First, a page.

O'Day, whose neighborhood association borders Grant Road, fears the city's approach amounts to an attitude of "let's knock down neighborhoods and businesses and widen the road. ... It's not all about moving cars. It's about creating a livable community."

While acknowledging that Grant has a congestion problem, O'Day suggests the flow of traffic could be sufficiently improved with bus pull-outs, improved intersections that include right-turn lanes, and better timing of lights.

Pima County Administrator Chuck Huckelberry, who headed up the RTA's technical management committee, finds that notion hard to swallow. "Yeah, and we can beam people across town, too," he says.

"People have to realize there are no magic tricks out there," Huckelberry adds. "Bus bays and traffic-light timing aren't going to do it. If it would, it'd be done already. There have to be hard decisions about real improvements."

Glock is more diplomatic. "They have a right to be hesitant about this," he says. "Neighborhoods can be quite fragile, and this really does have to be handled in a thoughtful manner as we move forward."


Barraza-Aviation Parkway

A cross-town freeway remains popular among voters, at least in theory; a recent RTA poll showed that when asked what they most wanted in a transportation plan, more than 16 percent said a freeway, making it the second-highest top priority. (It came in behind better mass transit, which was named a top priority by more than 21 percent of those surveyed.)

The poll also showed that 51 percent of voters would definitely support a plan that included freeways, while another 26 would probably vote for a plan that included them.

While the RTA plan doesn't include a freeway, it does include an extension of the Barraza-Aviation Parkway, stretching along the eastern boundary of Davis-Monthan Air Force Base from Alvernon Way and Golf Links Road, where it currently ends, to the intersection of Valencia Road and I-10. The 3.86-mile road is expected to cost nearly $200 million.

Critics, including RTA Citizen Committee member Steve Farley, a mass-transit booster who lost the Ward 6 City Council primary to Nina Trasoff last week, say that the road is too expensive and unnecessary.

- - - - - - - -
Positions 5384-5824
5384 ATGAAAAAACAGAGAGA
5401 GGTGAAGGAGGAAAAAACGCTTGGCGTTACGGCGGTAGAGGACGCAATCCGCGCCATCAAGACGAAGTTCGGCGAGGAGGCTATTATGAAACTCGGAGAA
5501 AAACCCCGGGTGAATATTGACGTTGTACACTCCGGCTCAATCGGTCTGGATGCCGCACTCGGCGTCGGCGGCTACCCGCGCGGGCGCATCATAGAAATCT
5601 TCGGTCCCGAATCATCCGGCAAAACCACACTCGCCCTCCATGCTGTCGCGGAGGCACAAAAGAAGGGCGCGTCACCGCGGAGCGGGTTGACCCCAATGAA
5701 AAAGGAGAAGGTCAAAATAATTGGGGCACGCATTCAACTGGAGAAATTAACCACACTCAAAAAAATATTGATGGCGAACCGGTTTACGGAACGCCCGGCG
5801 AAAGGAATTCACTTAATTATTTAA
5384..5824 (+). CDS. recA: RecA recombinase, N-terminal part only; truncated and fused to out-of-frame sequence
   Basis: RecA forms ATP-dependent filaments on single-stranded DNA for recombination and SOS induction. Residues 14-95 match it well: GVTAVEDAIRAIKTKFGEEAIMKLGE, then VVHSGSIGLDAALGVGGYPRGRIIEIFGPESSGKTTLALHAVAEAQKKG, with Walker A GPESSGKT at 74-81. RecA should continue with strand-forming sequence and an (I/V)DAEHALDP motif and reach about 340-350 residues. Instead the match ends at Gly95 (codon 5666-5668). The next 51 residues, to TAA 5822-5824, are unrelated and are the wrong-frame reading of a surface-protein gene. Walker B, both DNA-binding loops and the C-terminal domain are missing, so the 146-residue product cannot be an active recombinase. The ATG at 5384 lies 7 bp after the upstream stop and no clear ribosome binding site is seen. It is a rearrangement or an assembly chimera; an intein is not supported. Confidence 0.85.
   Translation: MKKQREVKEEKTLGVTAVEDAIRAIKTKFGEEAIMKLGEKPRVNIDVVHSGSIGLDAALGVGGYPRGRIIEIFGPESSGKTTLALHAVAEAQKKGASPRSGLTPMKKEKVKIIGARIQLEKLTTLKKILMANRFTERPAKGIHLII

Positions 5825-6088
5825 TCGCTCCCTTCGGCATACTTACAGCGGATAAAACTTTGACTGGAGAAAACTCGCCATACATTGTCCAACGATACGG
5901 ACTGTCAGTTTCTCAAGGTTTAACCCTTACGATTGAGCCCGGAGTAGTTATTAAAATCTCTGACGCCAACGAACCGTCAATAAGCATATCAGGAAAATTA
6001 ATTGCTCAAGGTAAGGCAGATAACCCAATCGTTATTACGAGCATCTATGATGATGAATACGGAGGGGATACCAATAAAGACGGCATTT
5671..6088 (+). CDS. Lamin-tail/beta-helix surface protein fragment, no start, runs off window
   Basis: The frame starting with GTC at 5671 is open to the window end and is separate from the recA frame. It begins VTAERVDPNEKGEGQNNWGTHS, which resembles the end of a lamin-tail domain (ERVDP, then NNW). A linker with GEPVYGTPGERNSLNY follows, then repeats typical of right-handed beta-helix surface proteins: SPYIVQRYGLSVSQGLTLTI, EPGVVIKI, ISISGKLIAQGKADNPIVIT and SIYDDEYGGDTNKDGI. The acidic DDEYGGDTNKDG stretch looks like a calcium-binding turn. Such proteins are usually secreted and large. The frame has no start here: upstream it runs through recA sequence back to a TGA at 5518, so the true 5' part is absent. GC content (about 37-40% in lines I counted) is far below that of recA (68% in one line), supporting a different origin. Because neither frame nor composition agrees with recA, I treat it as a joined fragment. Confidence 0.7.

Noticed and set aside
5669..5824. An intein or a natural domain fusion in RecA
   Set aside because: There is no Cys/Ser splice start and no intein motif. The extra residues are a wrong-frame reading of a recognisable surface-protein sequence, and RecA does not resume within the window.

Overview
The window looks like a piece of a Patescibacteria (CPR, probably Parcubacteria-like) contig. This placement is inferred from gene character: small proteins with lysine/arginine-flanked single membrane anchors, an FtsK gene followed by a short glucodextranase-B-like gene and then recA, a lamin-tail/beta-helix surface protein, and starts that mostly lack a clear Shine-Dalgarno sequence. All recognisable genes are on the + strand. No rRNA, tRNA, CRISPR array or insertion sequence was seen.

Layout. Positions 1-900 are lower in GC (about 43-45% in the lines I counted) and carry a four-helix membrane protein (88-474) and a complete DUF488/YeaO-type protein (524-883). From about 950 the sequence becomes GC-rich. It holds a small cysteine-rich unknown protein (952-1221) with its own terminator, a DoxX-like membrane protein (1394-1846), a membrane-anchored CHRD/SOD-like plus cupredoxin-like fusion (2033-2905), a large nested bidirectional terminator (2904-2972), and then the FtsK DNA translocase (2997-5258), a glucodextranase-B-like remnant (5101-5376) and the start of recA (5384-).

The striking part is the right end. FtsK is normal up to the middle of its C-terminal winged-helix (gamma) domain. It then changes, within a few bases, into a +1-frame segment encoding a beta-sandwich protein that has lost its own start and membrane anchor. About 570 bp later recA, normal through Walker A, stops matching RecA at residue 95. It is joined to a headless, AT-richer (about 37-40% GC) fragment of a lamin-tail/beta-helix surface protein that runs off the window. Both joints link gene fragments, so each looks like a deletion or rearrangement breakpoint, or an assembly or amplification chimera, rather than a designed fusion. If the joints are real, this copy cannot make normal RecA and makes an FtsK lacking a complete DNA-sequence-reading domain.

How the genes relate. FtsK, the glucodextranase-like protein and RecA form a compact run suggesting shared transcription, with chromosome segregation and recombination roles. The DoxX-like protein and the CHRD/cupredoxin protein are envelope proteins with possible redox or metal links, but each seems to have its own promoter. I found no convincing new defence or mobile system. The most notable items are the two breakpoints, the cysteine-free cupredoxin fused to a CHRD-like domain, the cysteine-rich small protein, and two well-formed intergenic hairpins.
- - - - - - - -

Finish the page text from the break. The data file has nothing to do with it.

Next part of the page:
O'Day suggests that impact fees should cover more of the cost of projects like Barraza-Aviation. The current plan calls for the RTA to cover about $155 million, while impact fees provide $43 million for the project.

Supporters, including both Huckelberry and Glock, say it's one of the few elements in the proposal that deals with future growth. City planners project that up to a quarter-million people could be living in the southeast valley by 2030. The parkway would give them an alternative to I-10 when entering central Tucson.

Huckelberry estimates that 20 years ago, the population on Tucson's northwest side, including Marana and Oro Valley, was somewhere around 10,000. Today, Marana and Oro Valley have 75,000 residents between them, with tens of thousands more living in unincorporated Pima County.

But the roads in the area are just starting to catch up with the new development.

"We've put people in and worried about infrastructure later," Huckelberry says. "If we don't do the east end of Barraza-Aviation, we're falling into the same short-sightedness trap we fell into on the northwest. By and large, the RTA plan is for existing residents. There's very little for future residents, but it's important that we recognize where future growth is going and do something about it."

In the RTA poll, 31 percent said completing the eastern extension of Barraza-Aviation was very important, while another 36 percent said it was somewhat important. One-third said it was not at all important.

The downtown end of Barraza-Aviation has long been controversial and expensive. Glock says the latest plan has been trimmed back to a four-lane road that travels north of the railroad tracks and feeds into Sixth Street. In addition, Sixth Street will get an underpass that will carry traffic beneath the Union Pacific Railroad tracks.